Weekly Digest: Gold’s Shiny Forecast, Inflation War Goes On


10 minutes read

Dec 2, 2022

The United States Federal Reserve System emblem

03/12/22: The gold price could hit $2,000 in 2023, Brexit partly to blame for U.K’s high inflation, the FTX blowup fuels calls for new U.S. crypto legislation. And more.

💡Quote of the week

"We will stay the course until the job is done. We have a long way to go in restoring price stability... Despite the tighter policy and slower growth over the past year, we have not seen clear progress on slowing inflation.” Fed Chair Jerome Powell

Investment news

The Federal Reserve building in Washington DC

🦾 The inflation war is far from over. The U.S. central bank could slow the pace of its interest rate hikes "as soon as December," Powell said while warning that the battle against inflation continues and some key questions about rising interest rates remain unanswered. (Reuters)

"We will stay the course until the job is done. We have a long way to go in restoring price stability ... Despite the tighter policy and slower growth over the past year, we have not seen clear progress on slowing inflation,” Powell said.

⬆️ The gold price forecast. Gold has a solid path to $2,000 and silver to $25 in the second half of 2023 when the Fed stops raising interest rates, says Bank of America. (Kitco)

"Once the Federal Reserve stops raising interest rates, there should be a good market for gold," Michael Widmer, the commodity strategist for Bank of America, said.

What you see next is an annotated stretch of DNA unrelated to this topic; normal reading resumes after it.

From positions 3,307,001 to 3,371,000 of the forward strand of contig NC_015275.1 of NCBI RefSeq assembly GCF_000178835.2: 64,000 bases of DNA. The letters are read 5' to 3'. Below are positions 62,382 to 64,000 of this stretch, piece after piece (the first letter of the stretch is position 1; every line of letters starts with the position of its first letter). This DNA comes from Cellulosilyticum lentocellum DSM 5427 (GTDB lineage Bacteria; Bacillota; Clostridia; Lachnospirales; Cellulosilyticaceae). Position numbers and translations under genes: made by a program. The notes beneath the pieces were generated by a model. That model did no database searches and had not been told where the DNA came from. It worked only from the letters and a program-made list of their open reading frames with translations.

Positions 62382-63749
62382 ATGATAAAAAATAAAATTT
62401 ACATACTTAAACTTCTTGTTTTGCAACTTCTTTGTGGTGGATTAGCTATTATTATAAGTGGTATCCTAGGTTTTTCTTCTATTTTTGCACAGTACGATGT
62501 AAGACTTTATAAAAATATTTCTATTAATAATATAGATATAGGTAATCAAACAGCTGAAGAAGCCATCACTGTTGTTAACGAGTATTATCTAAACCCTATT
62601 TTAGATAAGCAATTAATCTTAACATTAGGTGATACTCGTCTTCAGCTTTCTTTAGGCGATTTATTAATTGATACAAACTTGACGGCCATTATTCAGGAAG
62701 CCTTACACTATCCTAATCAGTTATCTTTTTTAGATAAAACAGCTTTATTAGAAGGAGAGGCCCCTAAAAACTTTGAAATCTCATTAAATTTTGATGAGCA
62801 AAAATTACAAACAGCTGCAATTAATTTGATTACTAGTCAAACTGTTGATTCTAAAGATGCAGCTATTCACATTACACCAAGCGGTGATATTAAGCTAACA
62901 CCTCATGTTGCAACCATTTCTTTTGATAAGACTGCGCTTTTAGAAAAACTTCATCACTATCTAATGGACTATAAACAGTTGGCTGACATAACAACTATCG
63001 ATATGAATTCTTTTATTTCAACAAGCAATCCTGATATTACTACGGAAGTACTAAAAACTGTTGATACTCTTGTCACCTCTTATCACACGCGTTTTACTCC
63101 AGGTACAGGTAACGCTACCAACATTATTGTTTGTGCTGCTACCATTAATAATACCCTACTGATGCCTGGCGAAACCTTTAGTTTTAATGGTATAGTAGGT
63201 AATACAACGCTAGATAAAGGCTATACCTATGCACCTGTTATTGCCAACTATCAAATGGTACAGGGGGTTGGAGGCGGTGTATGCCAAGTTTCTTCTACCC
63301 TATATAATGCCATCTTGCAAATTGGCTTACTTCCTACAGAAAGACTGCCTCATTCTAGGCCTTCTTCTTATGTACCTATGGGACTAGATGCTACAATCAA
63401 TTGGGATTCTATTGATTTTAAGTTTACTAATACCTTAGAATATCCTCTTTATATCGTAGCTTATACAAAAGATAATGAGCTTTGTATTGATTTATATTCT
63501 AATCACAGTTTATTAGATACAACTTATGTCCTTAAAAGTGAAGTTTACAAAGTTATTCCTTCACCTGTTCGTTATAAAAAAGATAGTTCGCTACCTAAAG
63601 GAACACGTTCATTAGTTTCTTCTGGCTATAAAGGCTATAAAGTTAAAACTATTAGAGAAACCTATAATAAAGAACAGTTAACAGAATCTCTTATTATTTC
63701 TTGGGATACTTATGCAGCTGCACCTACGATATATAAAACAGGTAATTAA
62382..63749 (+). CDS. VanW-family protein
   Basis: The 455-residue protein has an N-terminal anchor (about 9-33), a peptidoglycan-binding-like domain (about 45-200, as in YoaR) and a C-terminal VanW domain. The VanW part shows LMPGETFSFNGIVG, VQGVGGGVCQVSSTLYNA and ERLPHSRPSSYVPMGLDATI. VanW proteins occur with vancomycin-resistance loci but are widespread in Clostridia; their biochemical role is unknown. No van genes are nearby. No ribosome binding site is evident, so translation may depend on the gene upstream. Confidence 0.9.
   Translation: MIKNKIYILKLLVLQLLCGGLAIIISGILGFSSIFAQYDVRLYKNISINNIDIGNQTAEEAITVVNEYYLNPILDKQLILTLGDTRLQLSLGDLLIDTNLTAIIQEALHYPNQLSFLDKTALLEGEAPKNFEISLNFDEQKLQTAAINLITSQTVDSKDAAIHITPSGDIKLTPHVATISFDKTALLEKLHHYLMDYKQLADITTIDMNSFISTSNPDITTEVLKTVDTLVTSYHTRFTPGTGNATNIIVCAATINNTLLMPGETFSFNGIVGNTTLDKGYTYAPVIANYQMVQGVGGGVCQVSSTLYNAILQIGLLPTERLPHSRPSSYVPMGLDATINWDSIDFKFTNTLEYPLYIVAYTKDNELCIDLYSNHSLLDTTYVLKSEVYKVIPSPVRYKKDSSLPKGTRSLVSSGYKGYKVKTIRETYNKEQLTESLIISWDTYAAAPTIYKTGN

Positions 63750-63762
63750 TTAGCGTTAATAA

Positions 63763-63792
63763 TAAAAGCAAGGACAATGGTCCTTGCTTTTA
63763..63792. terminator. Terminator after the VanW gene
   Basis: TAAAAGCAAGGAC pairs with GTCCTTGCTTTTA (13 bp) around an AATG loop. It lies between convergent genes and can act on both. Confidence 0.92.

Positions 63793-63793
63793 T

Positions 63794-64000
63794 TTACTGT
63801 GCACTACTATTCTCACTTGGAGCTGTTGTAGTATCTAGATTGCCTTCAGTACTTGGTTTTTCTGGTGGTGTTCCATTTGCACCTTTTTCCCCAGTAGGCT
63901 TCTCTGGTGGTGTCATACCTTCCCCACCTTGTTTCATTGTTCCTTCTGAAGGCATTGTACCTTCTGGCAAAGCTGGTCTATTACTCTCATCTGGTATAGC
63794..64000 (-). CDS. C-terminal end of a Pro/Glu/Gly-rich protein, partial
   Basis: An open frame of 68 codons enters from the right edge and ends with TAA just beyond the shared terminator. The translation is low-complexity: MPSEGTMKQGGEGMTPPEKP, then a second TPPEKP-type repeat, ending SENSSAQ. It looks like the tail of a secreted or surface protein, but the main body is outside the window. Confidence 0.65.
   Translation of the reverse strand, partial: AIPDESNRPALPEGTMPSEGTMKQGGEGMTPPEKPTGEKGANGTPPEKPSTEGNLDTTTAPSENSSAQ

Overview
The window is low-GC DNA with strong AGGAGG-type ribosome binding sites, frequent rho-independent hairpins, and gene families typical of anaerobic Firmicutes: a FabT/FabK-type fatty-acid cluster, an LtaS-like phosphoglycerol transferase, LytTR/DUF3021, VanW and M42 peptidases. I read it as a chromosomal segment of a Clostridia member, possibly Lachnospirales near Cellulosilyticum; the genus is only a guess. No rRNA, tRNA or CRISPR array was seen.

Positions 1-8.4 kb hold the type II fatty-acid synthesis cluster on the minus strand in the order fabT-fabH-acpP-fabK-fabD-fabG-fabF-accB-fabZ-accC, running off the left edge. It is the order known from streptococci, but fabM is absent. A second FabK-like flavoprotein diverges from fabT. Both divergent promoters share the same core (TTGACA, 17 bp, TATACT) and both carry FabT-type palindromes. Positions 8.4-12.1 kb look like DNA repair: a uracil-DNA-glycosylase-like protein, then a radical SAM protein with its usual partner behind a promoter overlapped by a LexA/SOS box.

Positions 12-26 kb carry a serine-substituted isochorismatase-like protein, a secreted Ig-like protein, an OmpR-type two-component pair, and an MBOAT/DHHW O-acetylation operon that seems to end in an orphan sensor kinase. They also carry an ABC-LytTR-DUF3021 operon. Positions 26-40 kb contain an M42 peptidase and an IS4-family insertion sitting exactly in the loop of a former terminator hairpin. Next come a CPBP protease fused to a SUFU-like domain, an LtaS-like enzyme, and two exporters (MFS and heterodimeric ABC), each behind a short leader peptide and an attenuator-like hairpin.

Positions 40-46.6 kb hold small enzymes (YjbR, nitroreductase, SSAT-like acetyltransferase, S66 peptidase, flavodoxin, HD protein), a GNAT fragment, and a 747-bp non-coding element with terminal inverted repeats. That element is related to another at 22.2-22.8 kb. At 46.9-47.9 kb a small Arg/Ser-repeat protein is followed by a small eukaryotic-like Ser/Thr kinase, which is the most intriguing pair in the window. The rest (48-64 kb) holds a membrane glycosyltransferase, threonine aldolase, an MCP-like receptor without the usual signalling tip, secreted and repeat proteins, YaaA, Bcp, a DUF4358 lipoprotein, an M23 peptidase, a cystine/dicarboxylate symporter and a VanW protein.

The gold price looks up. The gold price reached a two-week high on Thursday, supported by a weaker dollar after Powell’s speech sparked expectations of smaller interest rate hikes.

“Gold should find strong resistance at the $1,800 level, but if [Jerome Powell] eases up on the hawkish rhetoric, it could make a run for the $1,825 level,” Edward Moya, senior analyst with OANDA, said in a note as quoted by Reuters.

🛬 A path to a soft landing: Fed Chair Jerome Powell said he continued to believe there was a path to a soft landing, which means a cyclical slowdown in economic growth that avoids recession. (CNBC)

“I do continue to believe that there’s a path to a soft or softish landing. I do believe that… And I think the path is pretty clear: the labor market conditions soften, and we see goods and housing services inflation gets better,” Powell said at Brooking’s Institute.

United States flags on Wall Street

📈 Stocks climb as Powell signals slower hikes. The stock market rose Wednesday as the Fed chair confirmed that the U.S. central bank would slow its aggressive rate-hiking campaign that has pressured the markets. (CNBC)

The Dow Jones Industrial Average rose 571 points or 1.7%. Meanwhile, the tech-heavy Nasdaq Composite increased by 3.9%. The S&P 500 added 2.7%.